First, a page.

Purpose – The purpose of this paper is to examine corporate social responsibility (CSR) reporting by banks in the developing economy of Bangladesh. This paper also aims to examine the users' perceptions relating to CSR disclosures issues. Design/methodology/approach – The study collected two types of data. First the annual reports of 20 selected banking companies, which are listed in Dhaka Stock Exchange (DSE), were considered. A questionnaire was also used to investigate the level of users' understanding and their perception of CSR reporting. Findings – The principal findings are twofold: first, the study shows that the selected banking companies did some (albeit little) CSR reporting on a voluntary basis. Second, that the user groups are in favor of CSR reporting, and would like to see more disclosure. The current disclosures by the selected banks, however, are not ample at all to measure the social responsiveness of the organizations. Originality/value – The paper provides useful informaiton on users' perceptions relating to CSR disclosures issues.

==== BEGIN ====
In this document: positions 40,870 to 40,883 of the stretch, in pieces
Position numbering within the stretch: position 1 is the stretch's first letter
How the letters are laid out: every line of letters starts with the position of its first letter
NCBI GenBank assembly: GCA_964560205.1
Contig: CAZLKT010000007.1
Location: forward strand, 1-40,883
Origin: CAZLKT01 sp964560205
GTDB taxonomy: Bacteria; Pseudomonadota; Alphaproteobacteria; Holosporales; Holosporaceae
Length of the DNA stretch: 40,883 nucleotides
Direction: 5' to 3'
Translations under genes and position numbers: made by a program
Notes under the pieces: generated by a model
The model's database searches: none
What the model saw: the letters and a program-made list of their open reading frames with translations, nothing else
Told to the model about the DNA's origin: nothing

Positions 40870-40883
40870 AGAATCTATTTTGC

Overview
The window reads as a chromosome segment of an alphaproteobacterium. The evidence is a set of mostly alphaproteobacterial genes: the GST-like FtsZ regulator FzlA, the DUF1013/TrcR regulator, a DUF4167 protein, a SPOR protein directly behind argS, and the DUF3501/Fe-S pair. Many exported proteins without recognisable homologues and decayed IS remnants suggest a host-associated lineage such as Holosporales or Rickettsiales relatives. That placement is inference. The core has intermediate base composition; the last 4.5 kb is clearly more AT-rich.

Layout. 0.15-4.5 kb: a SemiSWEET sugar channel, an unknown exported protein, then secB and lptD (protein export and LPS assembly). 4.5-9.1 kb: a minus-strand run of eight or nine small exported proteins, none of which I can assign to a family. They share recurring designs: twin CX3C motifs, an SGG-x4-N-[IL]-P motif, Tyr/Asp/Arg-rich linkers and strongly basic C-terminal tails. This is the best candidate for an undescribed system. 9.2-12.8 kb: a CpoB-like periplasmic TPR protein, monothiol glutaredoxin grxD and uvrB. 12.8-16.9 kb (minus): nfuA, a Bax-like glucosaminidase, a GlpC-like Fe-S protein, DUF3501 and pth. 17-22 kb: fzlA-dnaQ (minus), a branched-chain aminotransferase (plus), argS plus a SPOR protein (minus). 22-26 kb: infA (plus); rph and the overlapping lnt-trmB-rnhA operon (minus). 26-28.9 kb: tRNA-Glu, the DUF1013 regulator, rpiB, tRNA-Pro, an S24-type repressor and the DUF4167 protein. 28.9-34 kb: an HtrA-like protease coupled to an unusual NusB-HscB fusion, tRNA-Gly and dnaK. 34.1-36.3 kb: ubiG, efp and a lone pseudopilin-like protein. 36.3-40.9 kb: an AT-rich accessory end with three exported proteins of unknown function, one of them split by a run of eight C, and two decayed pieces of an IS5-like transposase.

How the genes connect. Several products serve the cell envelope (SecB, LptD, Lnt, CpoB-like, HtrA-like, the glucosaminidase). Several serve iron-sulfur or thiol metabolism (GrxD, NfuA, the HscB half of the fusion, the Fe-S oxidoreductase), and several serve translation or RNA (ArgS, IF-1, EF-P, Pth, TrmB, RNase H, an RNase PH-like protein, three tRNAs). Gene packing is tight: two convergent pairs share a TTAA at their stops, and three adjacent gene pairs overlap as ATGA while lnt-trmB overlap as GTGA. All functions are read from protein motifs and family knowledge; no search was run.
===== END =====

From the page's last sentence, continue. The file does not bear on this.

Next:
Purpose - The purpose of this paper is to investigate the inter-relationships among three triple bottom line (TBL) outcomes of corporate sustainability, namely, corporate environmental performance outcome (CEPO), corporate social performance outcome (CSPO) and corporate financial performance outcome (CFPO), with the aid of an empirical study conducted in Australian businesses. The paper also aims to provide a roadmap for integrating sustainable business practices using information systems (IS) approach of continuous improvement lifecycle. Current business practices try to achieve economic, social and ecological goals independently as silos due to the individual operational challenges posed by each of these TBL principles. Design/methodology/approach - The research design mainly adopts a quantitative research methodology with data collected by means of a survey questionnaire that included both descriptive and exploratory flavour. The empirical study examines the relationships of TBL elements as perceived by 85 different Australian-based large, medium as well as small business organisations. The data collected were analysed by performing factor analysis on 21 items, resulting in three latent factors that were aligned to TBL outcomes and the correlations among them were analysed to assess their inter-relationships. Findings - The results of the study report weak and positive relationships existing between the TBL elements, with insights gained through the study leading towards useful implications that are well-supported by the qualitative feedback. The empirical study has also resulted in providing practical recommendations and an implementation framework consisting of a four-step roadmap with the participation of quality circles within an IS approach. Practical implications - The study focuses on inter-relationships and integration of TBL elements in Australian businesses. This could be extended to other businesses in different countries. The proposed roadmap with a continuous improvement cycle of system implementation steps facilitates any organisation to adopt an incremental integration of the social responsibility and environment protection practices within its core business operations for achieving corporate sustainability. Originality/value - While most of the TBL studies conducted worldwide focus on predominantly assessing large organisations towards responsible and sustainable business practices, this paper considers large, medium and small businesses. The research methodology adopted in this study as well as the proposed IS approach with quality circles add value to a growing body of literature with a recent increasing focus on integrated approaches for corporate sustainability.